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Iraq official charges 17.5 billion dollars missing in oil revenues

Arab World Materials 1 July 2011 05:46
An Iraq official who heads a committee that oversees Iraq's finances and oil revenues vowed Thursday that he would find 17.5 billion dollars missing from oil revenues, dpa reported.
Iraq official charges 17.5 billion dollars missing in oil revenues

An Iraq official who heads a committee that oversees Iraq's finances and oil revenues vowed Thursday that he would find 17.5 billion dollars missing from oil revenues, dpa reported.

Abdul Basit Saeed, Chairman of the Iraqi Committee of Financial Experts (COFE), made the charges at a press conference held in Amman. The location was chosen for security reasons.

His comments came during the official announcement that COFE had formally taken over oversight of Iraqi oil revenues from the International Advisory and Monitoring Board (IAMB).

A final report was also issued by IAMB, an international group set up after 2003 to handle oil exports, mostly for development of Iraq, because Baghdad didn't have a government in the years after the US invasion.

Saeed, who also doubles as President of Iraq's Board of Supreme Audit, said that a ministerial committee was set up recently by the Iraqi government to trace the missing funds.

The IAMB report noted that without a reliable oil metering system, the lack of which had often been criticized by IAMB, it was impossible to ensure that all oil revenues had been used for public benefit.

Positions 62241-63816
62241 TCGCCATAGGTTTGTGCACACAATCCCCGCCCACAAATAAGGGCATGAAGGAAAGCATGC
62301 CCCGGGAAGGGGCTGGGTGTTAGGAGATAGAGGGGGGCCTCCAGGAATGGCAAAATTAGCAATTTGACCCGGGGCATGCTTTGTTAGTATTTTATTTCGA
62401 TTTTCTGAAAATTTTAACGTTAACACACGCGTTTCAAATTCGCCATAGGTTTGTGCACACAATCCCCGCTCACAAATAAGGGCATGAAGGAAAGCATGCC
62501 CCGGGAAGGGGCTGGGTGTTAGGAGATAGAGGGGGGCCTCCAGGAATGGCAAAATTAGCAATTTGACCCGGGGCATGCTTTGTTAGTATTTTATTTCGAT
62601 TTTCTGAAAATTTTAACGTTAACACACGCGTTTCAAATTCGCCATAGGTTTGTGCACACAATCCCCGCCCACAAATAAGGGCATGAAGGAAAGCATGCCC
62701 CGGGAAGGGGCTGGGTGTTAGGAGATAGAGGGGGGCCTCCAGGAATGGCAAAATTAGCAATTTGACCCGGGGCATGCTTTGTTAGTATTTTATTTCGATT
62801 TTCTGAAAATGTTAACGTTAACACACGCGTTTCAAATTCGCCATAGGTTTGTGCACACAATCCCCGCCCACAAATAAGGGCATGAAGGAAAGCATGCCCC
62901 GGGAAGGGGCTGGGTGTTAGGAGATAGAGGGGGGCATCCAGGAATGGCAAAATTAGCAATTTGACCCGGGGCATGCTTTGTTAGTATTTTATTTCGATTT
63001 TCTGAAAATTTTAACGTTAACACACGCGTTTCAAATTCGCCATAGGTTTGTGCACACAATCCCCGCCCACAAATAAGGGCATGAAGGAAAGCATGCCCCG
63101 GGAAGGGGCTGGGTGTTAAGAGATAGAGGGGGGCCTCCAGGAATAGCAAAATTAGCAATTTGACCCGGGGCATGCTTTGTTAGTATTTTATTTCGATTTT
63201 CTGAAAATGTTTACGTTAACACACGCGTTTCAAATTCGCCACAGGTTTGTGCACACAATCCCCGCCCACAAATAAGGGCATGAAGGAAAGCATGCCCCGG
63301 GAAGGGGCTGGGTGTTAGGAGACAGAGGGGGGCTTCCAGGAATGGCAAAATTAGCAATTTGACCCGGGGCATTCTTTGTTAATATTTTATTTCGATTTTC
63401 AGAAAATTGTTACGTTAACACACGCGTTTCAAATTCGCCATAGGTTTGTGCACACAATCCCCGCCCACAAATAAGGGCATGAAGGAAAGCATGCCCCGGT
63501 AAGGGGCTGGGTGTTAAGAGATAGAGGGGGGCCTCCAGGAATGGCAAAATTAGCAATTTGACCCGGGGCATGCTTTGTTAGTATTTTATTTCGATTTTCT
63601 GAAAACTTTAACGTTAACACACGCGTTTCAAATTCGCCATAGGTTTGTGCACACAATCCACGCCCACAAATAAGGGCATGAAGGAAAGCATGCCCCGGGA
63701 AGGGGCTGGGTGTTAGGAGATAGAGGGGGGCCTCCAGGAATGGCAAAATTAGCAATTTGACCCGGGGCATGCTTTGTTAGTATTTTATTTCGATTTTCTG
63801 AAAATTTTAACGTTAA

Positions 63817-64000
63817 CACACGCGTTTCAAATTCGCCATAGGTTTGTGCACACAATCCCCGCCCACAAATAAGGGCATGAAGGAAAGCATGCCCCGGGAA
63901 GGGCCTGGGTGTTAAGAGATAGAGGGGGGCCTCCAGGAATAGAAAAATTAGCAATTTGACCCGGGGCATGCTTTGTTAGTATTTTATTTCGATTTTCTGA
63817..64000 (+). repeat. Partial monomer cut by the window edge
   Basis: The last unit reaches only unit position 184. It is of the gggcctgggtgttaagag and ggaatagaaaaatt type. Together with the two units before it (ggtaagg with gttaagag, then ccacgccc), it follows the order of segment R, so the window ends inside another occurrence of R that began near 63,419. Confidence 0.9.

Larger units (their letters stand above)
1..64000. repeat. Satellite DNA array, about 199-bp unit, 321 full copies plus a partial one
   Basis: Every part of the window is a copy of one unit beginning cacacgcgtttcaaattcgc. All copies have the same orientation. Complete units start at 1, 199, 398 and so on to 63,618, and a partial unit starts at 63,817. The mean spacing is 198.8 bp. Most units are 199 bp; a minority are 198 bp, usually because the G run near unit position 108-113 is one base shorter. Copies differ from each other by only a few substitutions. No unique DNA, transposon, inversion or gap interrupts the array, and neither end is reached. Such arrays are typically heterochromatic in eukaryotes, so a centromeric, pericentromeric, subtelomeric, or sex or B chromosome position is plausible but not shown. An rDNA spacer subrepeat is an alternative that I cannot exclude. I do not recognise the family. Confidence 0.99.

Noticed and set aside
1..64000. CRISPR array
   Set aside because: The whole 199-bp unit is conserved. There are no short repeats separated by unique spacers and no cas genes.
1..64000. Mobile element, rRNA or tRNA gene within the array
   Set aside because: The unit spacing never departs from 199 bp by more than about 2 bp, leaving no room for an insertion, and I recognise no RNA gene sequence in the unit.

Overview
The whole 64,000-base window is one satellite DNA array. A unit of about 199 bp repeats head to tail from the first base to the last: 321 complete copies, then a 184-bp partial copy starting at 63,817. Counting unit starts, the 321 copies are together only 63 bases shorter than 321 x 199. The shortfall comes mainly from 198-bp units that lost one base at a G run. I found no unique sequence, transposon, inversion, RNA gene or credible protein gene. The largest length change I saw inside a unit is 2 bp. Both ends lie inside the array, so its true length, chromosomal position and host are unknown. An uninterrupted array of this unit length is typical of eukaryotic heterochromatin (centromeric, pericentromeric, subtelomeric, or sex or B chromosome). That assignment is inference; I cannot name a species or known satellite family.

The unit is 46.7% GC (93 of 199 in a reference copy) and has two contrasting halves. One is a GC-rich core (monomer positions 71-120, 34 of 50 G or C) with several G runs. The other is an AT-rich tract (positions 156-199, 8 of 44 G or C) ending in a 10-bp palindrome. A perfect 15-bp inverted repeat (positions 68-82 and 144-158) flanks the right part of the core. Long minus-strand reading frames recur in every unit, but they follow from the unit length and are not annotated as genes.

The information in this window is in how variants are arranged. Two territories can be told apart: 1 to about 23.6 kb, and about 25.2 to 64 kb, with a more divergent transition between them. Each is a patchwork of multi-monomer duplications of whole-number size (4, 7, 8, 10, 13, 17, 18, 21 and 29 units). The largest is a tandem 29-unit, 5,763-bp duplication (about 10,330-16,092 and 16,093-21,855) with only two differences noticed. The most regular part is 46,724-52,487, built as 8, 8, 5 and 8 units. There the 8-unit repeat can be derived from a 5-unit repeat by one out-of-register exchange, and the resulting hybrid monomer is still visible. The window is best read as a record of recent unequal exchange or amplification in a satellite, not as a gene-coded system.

IAMB supervised the flow of Iraqi revenues estimated at 250 billion dollars, according to UN Assistant Secretary General Jun Yamazaki.

"Today we conclude our work and are honoured to issue a final report and hand over our responsibilities to COFE," said Yamazaki, who also doubled as IAMB's controller.

Yamazaki and other IAMB officials said it was not their responsibility to monitor the efficiency of spending by Iraqi ministries, and would not comment on the missing 17.5 billion dollars. They said that was the responsibility of external auditors appointed for this purpose.

Their report said it was not possible to ensure full transparency as to the spending of a part of Iraq revenues.

"The lack of an effective system of oil metering had been consistently highlighted by the IAMB as the main obstacle to the measurement and control over Iraq's oil revenues," the report said.

"It is not possible to determine that all Iraqi oil resources during the period since IAMB inception had been used for the benefit of the Iraqi people," it added.

The UN panel acknowledged that many challenges remained ahead and urged COPE to be "vigilant and proactive to maintain the momentum of reforms going forward".

"It is a historical day when the Iraqis take up sovereignty over their finances," said Saeed.

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